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Immigrant Worker Assimilation: Is It a Labor Market Phenomenon?

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  • Sherrie A. Kossoudji

Abstract

The work in this paper contributes to the debate on the economic assimilation of immigrant workers in the U.S. labor market. A model of simultaneous occupational choice and earnings is estimated for foreign born Hispanic men, foreign born East Asian men and for native white men to test the general hypotheses of assimilation. An important distinction is made between those who migrated as adults and those who migrated as children. The results suggest that the appearance of assimilation may be the outcome of pre-labor market experiences of individuals who migrate as children, along with changes in U.S. immigration law that have relaxed skill criteria for entering immigrants.

Suggested Citation

  • Sherrie A. Kossoudji, 1989. "Immigrant Worker Assimilation: Is It a Labor Market Phenomenon?," Journal of Human Resources, University of Wisconsin Press, vol. 24(3), pages 494-527.
  • Handle: RePEc:uwp:jhriss:v:24:y:1989:i:3:p:494-527
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    Citations

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    Cited by:

    1. Stephen J. Trejo, 2003. "Intergenerational Progress of Mexican-Origin Workers in the U.S. Labor Market," Journal of Human Resources, University of Wisconsin Press, vol. 38(3).
    2. Leilanie Basilio & Thomas K. Bauer & Anica Kramer, 2017. "Transferability of Human Capital and Immigrant Assimilation: An Analysis for Germany," LABOUR, CEIS, vol. 31(3), pages 245-264, September.
    3. Harriet Duleep & Daniel Dowhan, 2002. "Insights from longitudinal data on the earnings growth of U.S. foreign-born men," Demography, Springer;Population Association of America (PAA), vol. 39(3), pages 485-506, August.
    4. Abdurrahman Aydemir & Mikal Skuterud, 2005. "Explaining the deteriorating entry earnings of Canada's immigrant cohorts, 1966 - 2000," Canadian Journal of Economics, Canadian Economics Association, vol. 38(2), pages 641-672, May.
    5. Antecol, Heather & Kuhn, Peter J. & Trejo, Stephen, 2003. "Assimilation via Prices or Quantities? Labor Market Institutions and Immigrant Earnings Growth in Australia, Canada, and the United States," IZA Discussion Papers 802, Institute for the Study of Labor (IZA).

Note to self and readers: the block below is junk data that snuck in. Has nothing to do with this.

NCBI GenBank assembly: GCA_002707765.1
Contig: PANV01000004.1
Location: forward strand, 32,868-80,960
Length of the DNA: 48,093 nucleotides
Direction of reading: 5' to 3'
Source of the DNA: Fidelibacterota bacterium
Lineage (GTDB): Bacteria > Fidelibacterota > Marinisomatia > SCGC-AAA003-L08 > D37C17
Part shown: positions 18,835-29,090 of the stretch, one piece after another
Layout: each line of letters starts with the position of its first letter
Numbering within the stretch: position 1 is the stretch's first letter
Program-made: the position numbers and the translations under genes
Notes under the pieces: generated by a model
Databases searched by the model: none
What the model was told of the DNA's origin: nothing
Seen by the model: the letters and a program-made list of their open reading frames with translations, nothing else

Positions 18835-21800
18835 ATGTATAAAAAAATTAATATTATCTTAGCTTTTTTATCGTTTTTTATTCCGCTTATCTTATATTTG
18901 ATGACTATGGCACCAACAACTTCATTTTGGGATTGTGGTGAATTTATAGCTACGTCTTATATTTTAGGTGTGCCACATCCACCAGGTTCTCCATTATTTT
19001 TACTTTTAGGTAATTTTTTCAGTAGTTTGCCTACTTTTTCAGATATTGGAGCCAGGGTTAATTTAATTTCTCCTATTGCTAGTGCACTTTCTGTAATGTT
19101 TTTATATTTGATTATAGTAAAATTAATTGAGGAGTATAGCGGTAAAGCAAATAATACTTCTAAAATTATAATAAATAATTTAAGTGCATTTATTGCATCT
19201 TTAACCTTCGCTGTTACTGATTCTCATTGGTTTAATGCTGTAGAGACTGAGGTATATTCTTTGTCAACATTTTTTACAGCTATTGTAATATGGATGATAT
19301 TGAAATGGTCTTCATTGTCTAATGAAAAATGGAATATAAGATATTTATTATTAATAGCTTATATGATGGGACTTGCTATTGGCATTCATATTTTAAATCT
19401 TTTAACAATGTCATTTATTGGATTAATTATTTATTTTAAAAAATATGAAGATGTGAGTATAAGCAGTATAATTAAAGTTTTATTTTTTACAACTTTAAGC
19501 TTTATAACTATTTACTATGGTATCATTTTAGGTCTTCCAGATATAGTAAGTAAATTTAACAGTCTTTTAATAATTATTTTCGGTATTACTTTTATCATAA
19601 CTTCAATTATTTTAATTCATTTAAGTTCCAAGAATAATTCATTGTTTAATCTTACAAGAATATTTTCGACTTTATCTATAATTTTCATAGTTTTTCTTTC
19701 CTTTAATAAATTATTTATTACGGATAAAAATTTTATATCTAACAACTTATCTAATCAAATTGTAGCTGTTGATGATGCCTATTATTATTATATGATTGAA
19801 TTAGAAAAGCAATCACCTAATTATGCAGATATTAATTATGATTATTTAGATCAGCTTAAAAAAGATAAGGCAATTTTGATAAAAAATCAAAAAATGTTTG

6. Kristin F. Butcher & Anne Morrison Piehl, 1998. "Recent Immigrants: Unexpected Implications for Crime and Incarceration," ILR Review, Cornell University, ILR School, vol. 51(4), pages 654-679, July.
    7. Bird, Miriam & Wennberg, Karl, 2016. "Why family matters: The impact of family resources on immigrant entrepreneurs' exit from entrepreneurship," Journal of Business Venturing, Elsevier, vol. 31(6), pages 687-704.
    8. Mikal Skuterud & Mingcui Su, 2012. "The influence of measurement error and unobserved heterogeneity in estimating immigrant returns to foreign and host-country sources of human capital," Empirical Economics, Springer, vol. 43(3), pages 1109-1141, December.
    9. Sanromá, Esteban & Ramos, Raul & Simón, Hipólito, 2009. "Immigrant Wages in the Spanish Labour Market: Does the Origin of Human Capital Matter?," IZA Discussion Papers 4157, Institute for the Study of Labor (IZA).
    10. Amelie F. Constant & Klaus F. Zimmermann, 2011. "Migration, Ethnicity and Economic Integration," Chapters,in: International Handbook on the Economics of Integration, Volume III, chapter 7 Edward Elgar Publishing.
    11. Alcobendas, Miguel Angel & Rodríguez-Planas, Núria, 2009. "Immigrants' Assimilation Process in a Segmented Labor Market," IZA Discussion Papers 4394, Institute for the Study of Labor (IZA).
    12. Duleep, Harriet & Regets, Mark, 2002. "The Elusive Concept of Immigrant Quality: Evidence from 1970-1990," IZA Discussion Papers 631, Institute for the Study of Labor (IZA).
    13. Bönke, Timm & Neidhöfer, Guido, 2014. "Parental background matters: Intergenerational mobility and assimilation of Italian immigrants in Germany," Discussion Papers 2014/21, Free University Berlin, School of Business & Economics.
    14. Golder, Stefan M. & Straubhaar, Thomas, 1999. "Empirical Findings on the Swiss Migration Experience," IZA Discussion Papers 40, Institute for the Study of Labor (IZA).
    15. Duleep, Harriet Orcutt & Regets, Mark C., 1997. "The decline in immigrant entry earnings: Less transferable skills or lower ability?," The Quarterly Review of Economics and Finance, Elsevier, vol. 37(Supplemen), pages 189-208.
    16. Dustmann, Christian & Glitz, Albrecht, 2011. "Migration and Education," Handbook of the Economics of Education, Elsevier.
    17. Ira N. Gang & Klaus F. Zimmermann, 2000. "Is Child like Parent? Educational Attainment and Ethnic Origin," Journal of Human Resources, University of Wisconsin Press, vol. 35(3), pages 550-569.
    18. Duleep, Harriet & Dowhan, Daniel J., 2002. "Revisiting the Family Investment Model with Longitudinal Data: The Earnings Growth of Immigrant and U.S.-Born Women," IZA Discussion Papers 568, Institute for the Study of Labor (IZA).
    19. Bonin, Holger, 2017. "Report No. 75: The Potential Economic Benefits of Education of Migrants in the EU," IZA Research Reports 75, Institute for the Study of Labor (IZA).
    20. Ira N. Gang, 1996. "Who Matters Most? The Effect of Parent's Schooling on Children's Schooling," Departmental Working Papers 199613, Rutgers University, Department of Economics.
    21. Abdurrahman Aydemir & Mikal Skuterud, 2004. "Explaining the Deteriorating Entry Earnings of Canada’s Immigrant," Labor and Demography 0409006, EconWPA.

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